function getenv(name)
Gets the value of the specified environment variable from the user's environment.


You can also manipulate prefs using Mozilla XPCOM. In particular, the nsIPref and nsIPrefBranch interfaces provide a variety of methods for manipulating preferences. You can call any of the listed functions from Javascript, provided that it's definition is not preceeded by the [noscript] tag. To create an interface object in Javascript, use the following code:

var pref = Components.classes[";1"]. createInstance(Components.interfaces.nsIPref);
You can then call functions provided by that interface:

Note that XPCOM isn't limited to prefs manipulation. XPCOM provides access to most of Thunderbird's functionality, including most of the internal C functions.


The following procedure can be used to setup Autoconfig:

1. Ensure Autoconfig is Enabled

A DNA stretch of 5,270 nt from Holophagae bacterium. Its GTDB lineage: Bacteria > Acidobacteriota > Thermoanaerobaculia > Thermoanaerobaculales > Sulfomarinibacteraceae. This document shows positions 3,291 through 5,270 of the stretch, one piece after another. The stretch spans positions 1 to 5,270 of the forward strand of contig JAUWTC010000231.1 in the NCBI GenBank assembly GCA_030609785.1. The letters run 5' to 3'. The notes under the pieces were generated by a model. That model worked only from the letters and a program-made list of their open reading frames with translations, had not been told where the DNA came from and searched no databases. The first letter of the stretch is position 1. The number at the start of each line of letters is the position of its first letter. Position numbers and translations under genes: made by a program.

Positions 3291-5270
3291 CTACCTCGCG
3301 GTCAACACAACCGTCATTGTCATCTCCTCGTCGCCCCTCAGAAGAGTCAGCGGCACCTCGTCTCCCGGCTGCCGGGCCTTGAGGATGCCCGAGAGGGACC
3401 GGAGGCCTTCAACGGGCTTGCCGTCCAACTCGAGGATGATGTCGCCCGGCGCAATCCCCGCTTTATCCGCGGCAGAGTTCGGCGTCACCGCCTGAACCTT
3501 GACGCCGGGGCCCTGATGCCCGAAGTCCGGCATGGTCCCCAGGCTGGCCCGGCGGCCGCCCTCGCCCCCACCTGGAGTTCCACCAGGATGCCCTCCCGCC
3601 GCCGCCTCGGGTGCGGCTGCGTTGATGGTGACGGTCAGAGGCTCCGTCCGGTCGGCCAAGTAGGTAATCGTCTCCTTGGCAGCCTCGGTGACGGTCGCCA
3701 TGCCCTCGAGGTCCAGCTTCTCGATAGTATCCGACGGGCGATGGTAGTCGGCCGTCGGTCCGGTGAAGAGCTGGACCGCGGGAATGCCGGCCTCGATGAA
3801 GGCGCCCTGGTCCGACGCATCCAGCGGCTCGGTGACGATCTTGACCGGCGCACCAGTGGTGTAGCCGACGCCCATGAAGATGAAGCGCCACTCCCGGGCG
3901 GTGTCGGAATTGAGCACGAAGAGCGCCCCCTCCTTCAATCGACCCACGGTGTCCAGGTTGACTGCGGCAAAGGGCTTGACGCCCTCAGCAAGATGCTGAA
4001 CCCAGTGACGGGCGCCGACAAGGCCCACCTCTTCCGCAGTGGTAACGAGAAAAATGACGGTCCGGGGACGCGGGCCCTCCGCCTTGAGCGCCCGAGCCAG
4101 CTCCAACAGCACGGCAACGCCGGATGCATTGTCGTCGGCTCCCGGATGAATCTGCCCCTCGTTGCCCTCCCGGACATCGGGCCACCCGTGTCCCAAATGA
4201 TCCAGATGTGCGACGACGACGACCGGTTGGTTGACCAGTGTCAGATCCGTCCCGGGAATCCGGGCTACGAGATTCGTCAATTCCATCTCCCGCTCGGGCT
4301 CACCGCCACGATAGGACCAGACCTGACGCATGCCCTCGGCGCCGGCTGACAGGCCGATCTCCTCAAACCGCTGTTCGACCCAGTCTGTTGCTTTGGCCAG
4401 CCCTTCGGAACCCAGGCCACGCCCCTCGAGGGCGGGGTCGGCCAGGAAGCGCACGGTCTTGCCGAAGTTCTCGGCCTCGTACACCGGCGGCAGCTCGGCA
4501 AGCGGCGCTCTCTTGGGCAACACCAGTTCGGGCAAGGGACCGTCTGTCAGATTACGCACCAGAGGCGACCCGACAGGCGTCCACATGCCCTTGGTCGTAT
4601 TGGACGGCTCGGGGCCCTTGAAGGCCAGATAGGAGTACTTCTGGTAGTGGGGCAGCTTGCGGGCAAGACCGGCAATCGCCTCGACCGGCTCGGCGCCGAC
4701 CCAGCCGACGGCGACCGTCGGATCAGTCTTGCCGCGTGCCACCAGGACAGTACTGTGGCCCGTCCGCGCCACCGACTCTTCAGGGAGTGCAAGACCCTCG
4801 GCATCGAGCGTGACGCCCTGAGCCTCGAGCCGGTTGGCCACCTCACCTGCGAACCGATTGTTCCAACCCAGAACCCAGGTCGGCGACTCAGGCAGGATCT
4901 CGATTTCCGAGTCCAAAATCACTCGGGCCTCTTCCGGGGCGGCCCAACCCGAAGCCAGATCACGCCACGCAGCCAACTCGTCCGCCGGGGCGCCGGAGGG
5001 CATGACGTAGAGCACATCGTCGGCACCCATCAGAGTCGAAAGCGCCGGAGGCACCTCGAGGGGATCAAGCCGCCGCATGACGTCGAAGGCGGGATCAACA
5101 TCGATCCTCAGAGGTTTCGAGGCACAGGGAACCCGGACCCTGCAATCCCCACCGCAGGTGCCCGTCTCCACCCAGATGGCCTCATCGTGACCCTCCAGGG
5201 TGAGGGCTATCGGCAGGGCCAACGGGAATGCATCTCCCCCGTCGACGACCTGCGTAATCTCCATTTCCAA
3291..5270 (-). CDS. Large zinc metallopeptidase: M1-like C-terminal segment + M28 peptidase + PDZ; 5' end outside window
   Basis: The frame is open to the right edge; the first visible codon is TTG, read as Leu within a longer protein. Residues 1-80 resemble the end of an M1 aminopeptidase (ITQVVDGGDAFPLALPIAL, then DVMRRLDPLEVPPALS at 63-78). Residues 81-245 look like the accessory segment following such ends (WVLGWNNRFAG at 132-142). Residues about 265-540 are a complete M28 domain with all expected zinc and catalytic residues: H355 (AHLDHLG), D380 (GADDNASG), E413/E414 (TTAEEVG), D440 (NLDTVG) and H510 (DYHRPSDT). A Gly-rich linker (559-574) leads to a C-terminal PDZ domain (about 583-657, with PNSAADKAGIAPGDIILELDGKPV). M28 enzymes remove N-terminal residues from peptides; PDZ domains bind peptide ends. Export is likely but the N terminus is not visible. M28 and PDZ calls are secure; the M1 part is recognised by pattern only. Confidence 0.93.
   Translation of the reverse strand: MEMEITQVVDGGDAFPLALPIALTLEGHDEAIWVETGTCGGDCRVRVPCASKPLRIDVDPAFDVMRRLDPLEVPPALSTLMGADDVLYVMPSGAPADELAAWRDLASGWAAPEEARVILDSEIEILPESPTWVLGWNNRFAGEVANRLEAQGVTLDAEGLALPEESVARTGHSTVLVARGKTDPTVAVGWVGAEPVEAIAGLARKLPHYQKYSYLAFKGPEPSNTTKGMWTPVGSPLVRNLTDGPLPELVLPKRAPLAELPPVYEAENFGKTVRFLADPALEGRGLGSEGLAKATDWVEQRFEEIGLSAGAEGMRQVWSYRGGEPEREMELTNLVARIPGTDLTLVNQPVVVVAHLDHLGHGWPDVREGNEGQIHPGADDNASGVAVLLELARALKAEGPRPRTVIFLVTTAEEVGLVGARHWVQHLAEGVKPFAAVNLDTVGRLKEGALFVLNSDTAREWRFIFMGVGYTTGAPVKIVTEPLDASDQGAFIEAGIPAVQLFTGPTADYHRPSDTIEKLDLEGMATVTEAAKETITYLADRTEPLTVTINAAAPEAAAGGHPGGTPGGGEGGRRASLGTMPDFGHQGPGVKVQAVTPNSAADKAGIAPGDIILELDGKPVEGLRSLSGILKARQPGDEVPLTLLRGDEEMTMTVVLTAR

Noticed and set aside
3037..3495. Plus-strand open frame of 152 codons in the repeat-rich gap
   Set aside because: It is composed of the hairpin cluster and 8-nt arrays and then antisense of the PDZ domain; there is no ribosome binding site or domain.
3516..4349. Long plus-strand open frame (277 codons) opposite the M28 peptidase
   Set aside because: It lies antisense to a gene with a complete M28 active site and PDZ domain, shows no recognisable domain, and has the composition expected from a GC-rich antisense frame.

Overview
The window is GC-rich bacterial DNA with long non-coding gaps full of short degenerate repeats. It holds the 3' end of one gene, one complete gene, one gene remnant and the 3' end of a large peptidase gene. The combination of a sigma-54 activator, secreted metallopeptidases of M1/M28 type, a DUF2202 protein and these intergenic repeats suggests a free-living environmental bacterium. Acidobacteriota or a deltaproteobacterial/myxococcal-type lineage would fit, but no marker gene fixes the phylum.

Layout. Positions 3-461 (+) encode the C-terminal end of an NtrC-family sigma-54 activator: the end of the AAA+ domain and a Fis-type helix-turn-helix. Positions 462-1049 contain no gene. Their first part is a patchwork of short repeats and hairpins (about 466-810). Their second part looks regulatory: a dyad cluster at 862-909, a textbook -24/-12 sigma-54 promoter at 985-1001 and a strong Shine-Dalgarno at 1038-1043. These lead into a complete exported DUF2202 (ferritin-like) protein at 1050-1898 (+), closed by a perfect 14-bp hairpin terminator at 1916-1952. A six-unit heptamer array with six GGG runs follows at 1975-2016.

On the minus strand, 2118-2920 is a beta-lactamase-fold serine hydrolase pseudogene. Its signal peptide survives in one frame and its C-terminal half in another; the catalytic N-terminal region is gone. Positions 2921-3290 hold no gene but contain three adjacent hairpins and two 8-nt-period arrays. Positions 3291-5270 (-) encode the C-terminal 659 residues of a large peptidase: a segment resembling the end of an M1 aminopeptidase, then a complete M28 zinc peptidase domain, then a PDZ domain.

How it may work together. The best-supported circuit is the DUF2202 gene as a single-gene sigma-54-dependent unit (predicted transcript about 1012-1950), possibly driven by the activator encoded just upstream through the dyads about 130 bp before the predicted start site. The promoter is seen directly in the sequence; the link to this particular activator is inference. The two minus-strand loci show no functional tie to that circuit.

For autoconfig to work, autoconfig support must be enabled during the build process. The current official Thunderbird builds have it enabled by default, so you shouldn't need to build Thunderbird yourself in most cases.

If you are building Thunderbird yourself, you'll need to ensure that autoconfig is enabled. autoconfig code is part of the pref extension. So you will have to add the option:

ac_add_options --enable-extensions=pref

To your .mozconfig file. To check whether a given Thunderbird binary includes the pref extension, go to the about:buildconfig page in the browser. If you see pref in the list of enabled extensions, you're all set.

If you plan on using LDAP as part of your configuration process, you will need to use a build that has LDAP support compiled in. LDAP support is enabled by default in the current official Thunderbird builds.

If you are building Thunderbird yourself, you should ensure that the

ac_add_options --disable-ldap